The £38.6 million recently raised by way of share placing by the Ground Rents Income Funds (managed by Braemar Estates) provides further confirmation of the growing interest in the investment potential of ground rents. The past two years have seen RCP Group, Aviva Investors and Pramerica Real Estate Investors all launch funds potentially worth a combined £770 million exclusively focused on securing the income stream provided by ground rents.
However, landlords should be wary of the provisions of the Landlord and Tenant Act 1987, which places restrictions on their ability to dispose of premises with residential tenants.
Section 1 of the Act gives qualifying tenants (broadly, residential tenants) a 'right of first refusal' over the disposal of the freehold premises; a landlord cannot sell the property to a purchaser without first offering the premises to the tenants on the same terms.
The landlord must wait for at least two months from the date of service of the offer notice for the offer to be accepted or rejected by the tenants. If the tenants choose to accept, they must nominate a purchaser to acquire the premises on their behalf. During the offer period, the landlord can only sell to the tenants' nominated purchaser.
However, a landlord cannot be compelled to sell to the qualifying tenants. Until the point where a binding contract has been entered into with the nominated purchaser, the landlord can choose to withdraw from the transaction. However, the landlord cannot sell the premises on any terms for twelve months after serving a withdrawal notice.
These obligations are onerous: landlords must be careful to factor in the significant delay into the timetable for the transaction, and be prepared for the time-consuming exercise of serving the offer notices. The penalties imposed on a landlord for failing to comply are severe. A landlord who, without reasonable excuse, sells the premises to a third party purchaser without making the required offer, or fails to abide by the 'lockout' period following the offer, will be guilty of a criminal offence, and liable for an unlimited fine. Where the landlord is a corporate entity, its officers could also be liable in their personal capacity.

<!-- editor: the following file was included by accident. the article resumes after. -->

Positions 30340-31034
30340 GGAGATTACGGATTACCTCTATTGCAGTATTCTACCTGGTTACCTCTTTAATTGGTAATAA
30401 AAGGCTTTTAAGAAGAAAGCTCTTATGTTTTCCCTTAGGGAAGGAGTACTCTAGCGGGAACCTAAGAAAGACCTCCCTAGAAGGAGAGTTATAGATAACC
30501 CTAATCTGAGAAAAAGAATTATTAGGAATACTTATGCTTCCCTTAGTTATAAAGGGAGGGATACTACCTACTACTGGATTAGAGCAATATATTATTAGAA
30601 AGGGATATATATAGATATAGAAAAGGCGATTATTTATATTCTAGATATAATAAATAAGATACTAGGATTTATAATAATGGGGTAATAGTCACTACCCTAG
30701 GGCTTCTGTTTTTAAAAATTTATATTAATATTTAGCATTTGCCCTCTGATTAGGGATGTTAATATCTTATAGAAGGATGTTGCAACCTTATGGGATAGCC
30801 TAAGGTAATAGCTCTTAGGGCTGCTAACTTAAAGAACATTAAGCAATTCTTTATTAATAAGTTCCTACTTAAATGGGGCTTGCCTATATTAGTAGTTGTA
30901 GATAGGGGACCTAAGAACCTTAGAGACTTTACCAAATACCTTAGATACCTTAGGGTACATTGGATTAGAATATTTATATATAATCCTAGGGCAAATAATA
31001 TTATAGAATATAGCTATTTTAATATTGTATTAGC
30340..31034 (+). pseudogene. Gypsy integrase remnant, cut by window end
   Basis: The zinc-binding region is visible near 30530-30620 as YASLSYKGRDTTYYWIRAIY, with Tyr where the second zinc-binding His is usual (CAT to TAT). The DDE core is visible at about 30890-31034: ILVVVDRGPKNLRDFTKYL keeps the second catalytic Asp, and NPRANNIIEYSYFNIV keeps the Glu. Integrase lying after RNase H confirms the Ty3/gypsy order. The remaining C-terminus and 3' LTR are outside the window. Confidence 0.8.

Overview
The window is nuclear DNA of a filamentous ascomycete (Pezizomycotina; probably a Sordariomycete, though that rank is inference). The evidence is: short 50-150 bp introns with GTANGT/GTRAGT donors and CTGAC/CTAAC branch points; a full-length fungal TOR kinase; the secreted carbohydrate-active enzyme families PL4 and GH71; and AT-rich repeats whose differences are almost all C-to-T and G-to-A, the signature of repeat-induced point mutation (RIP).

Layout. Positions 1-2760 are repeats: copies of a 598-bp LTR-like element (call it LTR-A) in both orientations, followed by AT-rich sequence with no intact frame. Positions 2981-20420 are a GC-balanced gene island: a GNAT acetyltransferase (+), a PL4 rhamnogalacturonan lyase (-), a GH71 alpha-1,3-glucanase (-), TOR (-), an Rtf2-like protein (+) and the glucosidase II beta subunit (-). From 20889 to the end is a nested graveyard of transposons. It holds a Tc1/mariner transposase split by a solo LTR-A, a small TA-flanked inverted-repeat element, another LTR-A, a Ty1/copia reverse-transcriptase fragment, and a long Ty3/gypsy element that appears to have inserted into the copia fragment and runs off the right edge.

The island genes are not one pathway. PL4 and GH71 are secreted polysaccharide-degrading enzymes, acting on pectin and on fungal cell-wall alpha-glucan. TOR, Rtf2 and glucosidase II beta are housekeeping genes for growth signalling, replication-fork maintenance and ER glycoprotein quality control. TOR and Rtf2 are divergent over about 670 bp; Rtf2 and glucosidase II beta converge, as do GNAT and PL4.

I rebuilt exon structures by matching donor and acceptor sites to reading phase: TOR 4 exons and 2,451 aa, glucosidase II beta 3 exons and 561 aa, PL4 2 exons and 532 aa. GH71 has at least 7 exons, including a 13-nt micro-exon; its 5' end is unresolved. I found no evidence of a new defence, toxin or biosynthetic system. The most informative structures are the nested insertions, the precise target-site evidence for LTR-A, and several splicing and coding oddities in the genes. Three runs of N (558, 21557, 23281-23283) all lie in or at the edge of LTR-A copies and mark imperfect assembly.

Purchasers at risk?
The validity of the sale itself will not be affected by the landlord's failure to comply with its obligations under the Act; the purchaser will still acquire good title to the premises. However, a majority of qualifying tenants have the power either to compel the purchaser to transfer the property to the tenants' nominated purchaser, or effectively 'take the place' of the purchaser and acquire the premises, in both cases on the same terms as agreed in the original transaction.
Prudent purchasers should therefore serve information notices on the tenants under the Act, which are designed to flush out the extent to which the landlord has complied with its obligations. This step confers a further benefit: correctly serving information notices will allow the purchaser to take the premises free of any rights bestowed on the tenants under the Act, regardless of the actions (or omissions) of the landlord.